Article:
FDA is getting a better handle on where industry is having problems applying Part 11 as the results from its “add-on” coverage of computer systems during routine surveillance inspections begin to emerge.
The agency’s effort to better comprehend industry’s understanding and implementation of Part 11 and its supporting “scope and application” guidance was announced by the Center for Drug Evaluation and Research (CDER) compliance office last summer (IPQ “In the News” August 7, 2010).
The decision was made during the fall to make the assessment as part of already-scheduled surveillance inspections. The inspections incorporating the extra Part 11 focus began in December. In scope are domestic and international manufacturing and clinical operations.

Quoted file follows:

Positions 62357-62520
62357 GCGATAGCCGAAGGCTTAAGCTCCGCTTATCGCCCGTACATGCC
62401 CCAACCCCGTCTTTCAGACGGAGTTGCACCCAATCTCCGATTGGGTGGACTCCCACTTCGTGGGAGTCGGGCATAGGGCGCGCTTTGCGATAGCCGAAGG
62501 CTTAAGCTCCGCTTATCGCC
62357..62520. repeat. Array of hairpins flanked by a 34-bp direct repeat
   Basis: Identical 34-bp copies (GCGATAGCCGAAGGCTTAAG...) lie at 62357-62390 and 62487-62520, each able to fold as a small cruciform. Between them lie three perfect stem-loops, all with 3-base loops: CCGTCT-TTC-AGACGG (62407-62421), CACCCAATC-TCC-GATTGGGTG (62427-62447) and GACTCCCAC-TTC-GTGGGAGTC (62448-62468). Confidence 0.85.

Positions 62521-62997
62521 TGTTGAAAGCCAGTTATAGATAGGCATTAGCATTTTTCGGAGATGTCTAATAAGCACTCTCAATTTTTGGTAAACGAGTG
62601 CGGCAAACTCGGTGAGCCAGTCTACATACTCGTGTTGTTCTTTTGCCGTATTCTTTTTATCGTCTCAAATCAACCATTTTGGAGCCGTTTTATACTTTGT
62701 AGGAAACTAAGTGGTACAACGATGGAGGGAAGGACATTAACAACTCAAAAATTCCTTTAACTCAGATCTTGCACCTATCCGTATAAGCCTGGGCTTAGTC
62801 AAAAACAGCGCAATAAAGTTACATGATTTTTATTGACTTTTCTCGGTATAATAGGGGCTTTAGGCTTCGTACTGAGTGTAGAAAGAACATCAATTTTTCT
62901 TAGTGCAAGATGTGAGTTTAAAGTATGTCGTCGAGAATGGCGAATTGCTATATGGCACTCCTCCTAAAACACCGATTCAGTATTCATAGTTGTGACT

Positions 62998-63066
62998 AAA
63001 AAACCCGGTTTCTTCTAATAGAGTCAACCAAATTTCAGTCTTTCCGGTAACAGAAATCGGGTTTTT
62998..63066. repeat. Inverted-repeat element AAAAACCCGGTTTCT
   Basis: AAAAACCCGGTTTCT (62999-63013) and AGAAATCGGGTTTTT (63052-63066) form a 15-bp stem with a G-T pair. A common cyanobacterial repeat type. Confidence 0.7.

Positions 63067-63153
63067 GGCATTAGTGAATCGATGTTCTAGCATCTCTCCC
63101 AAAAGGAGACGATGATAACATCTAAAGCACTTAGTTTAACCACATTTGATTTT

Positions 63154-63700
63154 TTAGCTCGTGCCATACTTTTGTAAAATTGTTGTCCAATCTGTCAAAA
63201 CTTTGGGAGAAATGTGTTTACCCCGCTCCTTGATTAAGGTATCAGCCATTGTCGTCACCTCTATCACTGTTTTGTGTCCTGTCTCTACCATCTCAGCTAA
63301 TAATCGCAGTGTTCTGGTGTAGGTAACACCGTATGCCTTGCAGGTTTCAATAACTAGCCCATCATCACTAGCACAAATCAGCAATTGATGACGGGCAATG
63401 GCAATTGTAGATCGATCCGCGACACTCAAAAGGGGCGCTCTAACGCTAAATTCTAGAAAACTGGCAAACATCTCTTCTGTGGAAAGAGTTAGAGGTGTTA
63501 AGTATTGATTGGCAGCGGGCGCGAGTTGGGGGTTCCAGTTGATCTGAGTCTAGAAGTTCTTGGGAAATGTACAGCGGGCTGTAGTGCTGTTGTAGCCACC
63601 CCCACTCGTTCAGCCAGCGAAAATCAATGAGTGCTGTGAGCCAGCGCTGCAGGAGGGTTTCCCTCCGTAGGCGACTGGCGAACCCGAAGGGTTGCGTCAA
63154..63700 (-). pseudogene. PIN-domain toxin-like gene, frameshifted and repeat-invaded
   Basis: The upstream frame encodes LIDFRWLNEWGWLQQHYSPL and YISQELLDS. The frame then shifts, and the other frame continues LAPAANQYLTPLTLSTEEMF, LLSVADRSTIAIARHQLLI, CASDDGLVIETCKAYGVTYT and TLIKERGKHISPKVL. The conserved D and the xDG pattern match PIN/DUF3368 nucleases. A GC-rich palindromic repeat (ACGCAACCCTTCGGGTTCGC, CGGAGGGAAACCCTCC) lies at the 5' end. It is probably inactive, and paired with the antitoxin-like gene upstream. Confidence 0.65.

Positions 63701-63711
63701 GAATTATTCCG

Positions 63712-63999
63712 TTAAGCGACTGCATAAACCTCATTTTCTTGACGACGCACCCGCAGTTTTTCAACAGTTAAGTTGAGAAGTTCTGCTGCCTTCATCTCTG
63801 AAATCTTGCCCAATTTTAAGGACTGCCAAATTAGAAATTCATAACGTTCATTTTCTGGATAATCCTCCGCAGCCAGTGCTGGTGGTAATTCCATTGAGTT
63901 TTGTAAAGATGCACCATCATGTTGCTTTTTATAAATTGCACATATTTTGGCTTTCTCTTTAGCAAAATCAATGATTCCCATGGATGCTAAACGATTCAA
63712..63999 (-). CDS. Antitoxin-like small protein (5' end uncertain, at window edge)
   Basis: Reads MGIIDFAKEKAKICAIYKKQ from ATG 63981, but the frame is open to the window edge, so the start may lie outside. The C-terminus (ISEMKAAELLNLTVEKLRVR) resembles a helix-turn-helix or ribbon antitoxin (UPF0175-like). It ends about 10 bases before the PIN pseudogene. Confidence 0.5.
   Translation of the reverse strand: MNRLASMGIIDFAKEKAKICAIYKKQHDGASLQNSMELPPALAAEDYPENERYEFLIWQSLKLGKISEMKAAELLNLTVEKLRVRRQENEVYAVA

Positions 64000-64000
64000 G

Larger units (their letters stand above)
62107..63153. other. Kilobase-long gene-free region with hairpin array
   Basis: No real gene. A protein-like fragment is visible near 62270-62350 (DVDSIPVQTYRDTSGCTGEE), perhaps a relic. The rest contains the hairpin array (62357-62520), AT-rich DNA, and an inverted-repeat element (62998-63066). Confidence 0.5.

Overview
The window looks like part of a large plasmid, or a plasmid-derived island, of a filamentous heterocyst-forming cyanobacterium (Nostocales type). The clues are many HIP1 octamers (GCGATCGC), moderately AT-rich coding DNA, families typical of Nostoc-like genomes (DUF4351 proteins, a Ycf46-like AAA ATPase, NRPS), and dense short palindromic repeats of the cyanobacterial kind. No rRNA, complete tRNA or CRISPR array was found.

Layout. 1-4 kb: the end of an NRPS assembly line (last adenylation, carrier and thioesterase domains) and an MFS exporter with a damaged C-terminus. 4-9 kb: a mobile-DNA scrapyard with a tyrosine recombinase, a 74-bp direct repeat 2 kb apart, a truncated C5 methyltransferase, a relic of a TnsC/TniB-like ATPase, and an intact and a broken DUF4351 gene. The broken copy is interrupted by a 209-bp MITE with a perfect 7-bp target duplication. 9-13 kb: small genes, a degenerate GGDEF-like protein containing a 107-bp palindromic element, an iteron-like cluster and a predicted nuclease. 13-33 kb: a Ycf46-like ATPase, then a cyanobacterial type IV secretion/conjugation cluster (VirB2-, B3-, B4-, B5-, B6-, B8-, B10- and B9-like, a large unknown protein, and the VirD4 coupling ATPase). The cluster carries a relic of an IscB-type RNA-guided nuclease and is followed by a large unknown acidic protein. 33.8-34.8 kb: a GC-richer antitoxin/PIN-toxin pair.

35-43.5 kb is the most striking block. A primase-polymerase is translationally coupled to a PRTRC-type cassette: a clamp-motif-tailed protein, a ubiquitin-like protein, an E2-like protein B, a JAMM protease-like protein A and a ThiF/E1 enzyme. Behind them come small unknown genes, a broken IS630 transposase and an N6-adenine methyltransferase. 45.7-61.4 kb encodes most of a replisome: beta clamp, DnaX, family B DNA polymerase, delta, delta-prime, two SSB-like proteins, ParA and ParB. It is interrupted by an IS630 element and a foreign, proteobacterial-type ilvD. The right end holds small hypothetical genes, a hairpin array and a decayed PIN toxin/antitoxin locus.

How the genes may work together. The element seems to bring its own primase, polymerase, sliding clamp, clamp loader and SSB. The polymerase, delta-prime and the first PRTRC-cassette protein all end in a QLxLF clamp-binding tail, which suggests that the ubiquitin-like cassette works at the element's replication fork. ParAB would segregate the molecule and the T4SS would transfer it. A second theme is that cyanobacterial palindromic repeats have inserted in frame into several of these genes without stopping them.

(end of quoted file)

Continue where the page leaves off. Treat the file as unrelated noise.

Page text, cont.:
FDA intends to use the inspection findings to help it assess whether/how its related regulations and guidance need to be adjusted.
At the DIA Annual Meeting in mid-June in Chicago, CDER Office of Compliance (OC) Project Management Officer George Smith explained that the inspections are “going to continue based on the scope and application guidance, with no foreseeable end date. We may keep this going for a while. It will depend on what we see and how we want to respond to it.”
The OC official added that the agency will take “appropriate action” to enforce the requirements if the findings are significant. “We are not just looking at these and not doing anything about them,” he stressed. “If they are significant, they could be in the EIR (establishment inspection report), they could be in the 483, they could even be in a warning letter.”
[Smith’s update on the Part 11 assessment effort and related inspection findings and his explanation of common industry misperceptions about Part 11 are provided for subscribers here. Nonsubscribers can purchase the full story for $195 by contacting Peter Blachly (Peter@ipq.org). For subscription/license information, click here.]